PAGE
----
Creative directors Mauro Baracco and Louise Wright of Baracco and Wright Architects with artist Linda Tegg have curated an environment unlike any of the other pavilions at this year’s biennale. Physically, one could say the environment consists of five components – the topography of plants, the videos, the white interior of the pavilion within which the first two components are placed, the black exterior of the pavilion and the Giardini beyond – but it is not that simple. The pre-eminent component is time. Time pulls all of the exhibition’s elements together. And this exhibition requires time, it requires patience, but it is by no means tedious. It allows you to leave and come back. It talks to you slowly, it is sensuous – no information overload here, no biennale-fatigue.
I get the impression that for the curators, this project has been a continuous work since their commission, or even before. No sooner had they been commissioned, with paperwork completed, than they were travelling to Italy along with the seeds of the selected grasslands species. With horticulturalists from the Istituto Professionale di Stato per l’Agricoltura e l’Ambiente “D. Aicardi’” they have been literally growing the exhibition ever since. During their opening remarks, they highlighted the technical difficulties associated with this kind of work. Many of the plants died or failed to germinate. These difficulties would be well known to horticulturalists, but perhaps not that obvious to passers-by.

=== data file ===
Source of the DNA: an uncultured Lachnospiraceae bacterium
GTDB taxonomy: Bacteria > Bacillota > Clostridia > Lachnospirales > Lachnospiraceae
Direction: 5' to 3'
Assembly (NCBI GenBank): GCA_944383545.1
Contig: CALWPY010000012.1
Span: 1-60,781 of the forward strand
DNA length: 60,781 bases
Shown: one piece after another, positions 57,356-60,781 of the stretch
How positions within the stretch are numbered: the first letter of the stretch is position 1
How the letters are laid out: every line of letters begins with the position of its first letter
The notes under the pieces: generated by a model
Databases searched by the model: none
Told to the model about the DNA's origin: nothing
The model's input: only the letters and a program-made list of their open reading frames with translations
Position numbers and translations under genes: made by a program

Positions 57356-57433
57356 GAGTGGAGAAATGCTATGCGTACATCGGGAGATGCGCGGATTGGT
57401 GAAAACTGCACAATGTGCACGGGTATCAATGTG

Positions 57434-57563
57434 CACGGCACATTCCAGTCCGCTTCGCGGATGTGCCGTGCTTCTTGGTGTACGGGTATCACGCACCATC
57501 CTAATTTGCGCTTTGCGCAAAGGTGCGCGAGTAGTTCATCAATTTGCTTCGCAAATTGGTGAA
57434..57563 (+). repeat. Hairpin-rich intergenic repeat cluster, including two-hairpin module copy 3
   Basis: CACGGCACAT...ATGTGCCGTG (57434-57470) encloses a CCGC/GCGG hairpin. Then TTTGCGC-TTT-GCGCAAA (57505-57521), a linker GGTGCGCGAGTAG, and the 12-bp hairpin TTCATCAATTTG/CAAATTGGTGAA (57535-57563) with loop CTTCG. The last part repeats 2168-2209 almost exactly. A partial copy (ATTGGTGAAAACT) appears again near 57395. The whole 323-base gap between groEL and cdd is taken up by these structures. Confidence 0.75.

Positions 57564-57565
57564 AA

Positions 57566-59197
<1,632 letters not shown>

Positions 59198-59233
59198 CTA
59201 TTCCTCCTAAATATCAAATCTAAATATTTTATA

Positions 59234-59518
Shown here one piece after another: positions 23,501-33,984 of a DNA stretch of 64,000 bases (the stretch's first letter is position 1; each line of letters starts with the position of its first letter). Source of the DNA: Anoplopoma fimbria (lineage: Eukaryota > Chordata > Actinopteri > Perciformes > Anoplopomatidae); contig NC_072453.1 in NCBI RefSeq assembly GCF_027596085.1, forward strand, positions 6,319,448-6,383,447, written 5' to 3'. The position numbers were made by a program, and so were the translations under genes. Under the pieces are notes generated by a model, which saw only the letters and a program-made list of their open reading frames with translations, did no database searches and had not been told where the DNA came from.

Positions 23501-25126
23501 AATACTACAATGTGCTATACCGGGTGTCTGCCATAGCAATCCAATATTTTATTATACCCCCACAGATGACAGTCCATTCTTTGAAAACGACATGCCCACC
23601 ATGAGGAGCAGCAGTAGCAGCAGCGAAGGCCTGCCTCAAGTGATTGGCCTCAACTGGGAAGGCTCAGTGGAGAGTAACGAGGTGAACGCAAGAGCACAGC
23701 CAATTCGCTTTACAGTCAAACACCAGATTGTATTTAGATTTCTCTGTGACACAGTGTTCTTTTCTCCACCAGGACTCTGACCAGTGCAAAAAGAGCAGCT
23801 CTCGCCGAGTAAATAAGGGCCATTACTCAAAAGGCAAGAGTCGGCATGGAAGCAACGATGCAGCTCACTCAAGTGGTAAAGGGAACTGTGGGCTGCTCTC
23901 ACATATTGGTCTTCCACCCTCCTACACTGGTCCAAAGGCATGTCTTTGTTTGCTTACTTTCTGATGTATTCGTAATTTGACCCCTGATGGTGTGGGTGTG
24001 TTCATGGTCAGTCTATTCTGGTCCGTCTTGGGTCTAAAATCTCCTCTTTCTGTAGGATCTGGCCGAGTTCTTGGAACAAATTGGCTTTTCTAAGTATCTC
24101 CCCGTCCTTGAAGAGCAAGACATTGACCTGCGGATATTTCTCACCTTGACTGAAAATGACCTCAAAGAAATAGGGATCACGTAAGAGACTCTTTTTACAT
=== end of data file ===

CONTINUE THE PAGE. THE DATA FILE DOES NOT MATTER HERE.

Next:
However, the exhibition raises more profound questions. It asks us to be more conscious of the environment, habitat and cultural history within which we work as designers. And more than that, to engage in acts of protection and even reparation. It is hard to argue with this, but in reifying nature, the exhibition contains within it, as philosopher Timothy Morton warns, the potential for further distancing the type of nature “over there.” In the realised exhibition, however, the technical requirements for the plants’ survival during the six months of the biennale have been assimilated into the overall work within the pavilion, but not hidden. A balance is deftly found between horticulture, atmosphere, information and architecture.